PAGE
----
Business is thriving: Two Brothers will sell nearly $2 million USD worth of products this year. More than that, Satyajit and Ajinkya have taught 9,000 other farmers in India how to go organic, helping them earn 30%–50% more money for their crops, enrich their soil, and supply better food to their communities. There’s a multiplier effect at play here. The impact of Two Brothers expands far beyond what you would imagine one small business could achieve.
Their farming village of Bhodani has become a “center of gravity” for their community, as Satyajit says. And you always know which farmers Two Brothers have worked with: when the rain and heavy floods come, they’re the ones whose fields aren’t washed out from poor soil quality—they’re the ones whose fields are left pristine.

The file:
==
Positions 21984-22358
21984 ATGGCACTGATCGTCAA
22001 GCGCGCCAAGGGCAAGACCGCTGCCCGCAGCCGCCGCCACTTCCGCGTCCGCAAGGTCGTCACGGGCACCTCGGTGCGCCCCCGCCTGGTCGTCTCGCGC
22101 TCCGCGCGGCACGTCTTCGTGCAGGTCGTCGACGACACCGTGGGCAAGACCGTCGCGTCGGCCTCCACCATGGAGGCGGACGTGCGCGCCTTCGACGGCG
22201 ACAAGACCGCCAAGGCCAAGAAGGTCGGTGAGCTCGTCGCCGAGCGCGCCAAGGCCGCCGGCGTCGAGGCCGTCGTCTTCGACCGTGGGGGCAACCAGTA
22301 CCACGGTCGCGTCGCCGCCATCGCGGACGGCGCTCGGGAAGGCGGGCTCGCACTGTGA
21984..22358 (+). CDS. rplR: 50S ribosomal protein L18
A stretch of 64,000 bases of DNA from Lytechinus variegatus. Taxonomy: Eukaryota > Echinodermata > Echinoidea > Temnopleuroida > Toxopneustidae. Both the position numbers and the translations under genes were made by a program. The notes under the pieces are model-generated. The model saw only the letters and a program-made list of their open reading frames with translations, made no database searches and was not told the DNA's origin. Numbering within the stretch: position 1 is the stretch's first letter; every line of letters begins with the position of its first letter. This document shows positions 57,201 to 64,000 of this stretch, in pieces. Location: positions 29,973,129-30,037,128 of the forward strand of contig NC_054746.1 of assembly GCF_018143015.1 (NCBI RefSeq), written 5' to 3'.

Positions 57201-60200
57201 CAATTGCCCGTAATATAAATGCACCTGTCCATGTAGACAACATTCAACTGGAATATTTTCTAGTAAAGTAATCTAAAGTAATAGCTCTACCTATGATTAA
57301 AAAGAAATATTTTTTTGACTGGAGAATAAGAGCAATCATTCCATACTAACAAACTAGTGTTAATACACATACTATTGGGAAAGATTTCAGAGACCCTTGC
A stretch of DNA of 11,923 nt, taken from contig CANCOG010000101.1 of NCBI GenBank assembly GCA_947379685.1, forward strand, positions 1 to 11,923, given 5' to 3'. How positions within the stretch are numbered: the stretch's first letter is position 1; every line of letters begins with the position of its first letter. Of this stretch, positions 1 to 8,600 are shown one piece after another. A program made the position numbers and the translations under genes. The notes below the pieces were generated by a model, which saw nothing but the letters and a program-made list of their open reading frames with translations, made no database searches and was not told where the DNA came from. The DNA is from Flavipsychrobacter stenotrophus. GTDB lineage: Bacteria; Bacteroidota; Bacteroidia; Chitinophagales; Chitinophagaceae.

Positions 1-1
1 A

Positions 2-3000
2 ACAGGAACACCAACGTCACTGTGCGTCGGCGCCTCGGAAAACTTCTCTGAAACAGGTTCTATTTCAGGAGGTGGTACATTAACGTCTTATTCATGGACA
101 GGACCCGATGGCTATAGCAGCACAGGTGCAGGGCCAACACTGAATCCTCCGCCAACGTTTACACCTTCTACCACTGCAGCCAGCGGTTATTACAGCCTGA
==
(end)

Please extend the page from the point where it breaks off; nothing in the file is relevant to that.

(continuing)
Nearby in Mumbai, Sujata and Taniya Biswas are two entrepreneurs building their own center of gravity. Sisters Su and Ta have been steadily growing Suta, a company selling sarees—dresses made from yards of material draped around the body.
Since March 2020, they’ve quadrupled their team from 25 to more than 100 and grown their network of artisan weavers to 14,000. That’s 14,000 people being compensated for their work because of Su and Ta’s vision. Sixty per cent of their employees are women, and Suta requires each of them to open a bank account to ensure their money goes directly to them.
The name Suta comes from the first syllables of the two sisters’ names, and it’s a word that means “thread” in many Indian languages. They ship their sarees to the farthest corners of the globe, from the UK to the Fiji Islands, and their business has seen incredible growth. In 2016, their first year, they made 44 lakhs—just over $58,000 USD. This year, they’re set to reach 33 crore: nearly $4.4 million.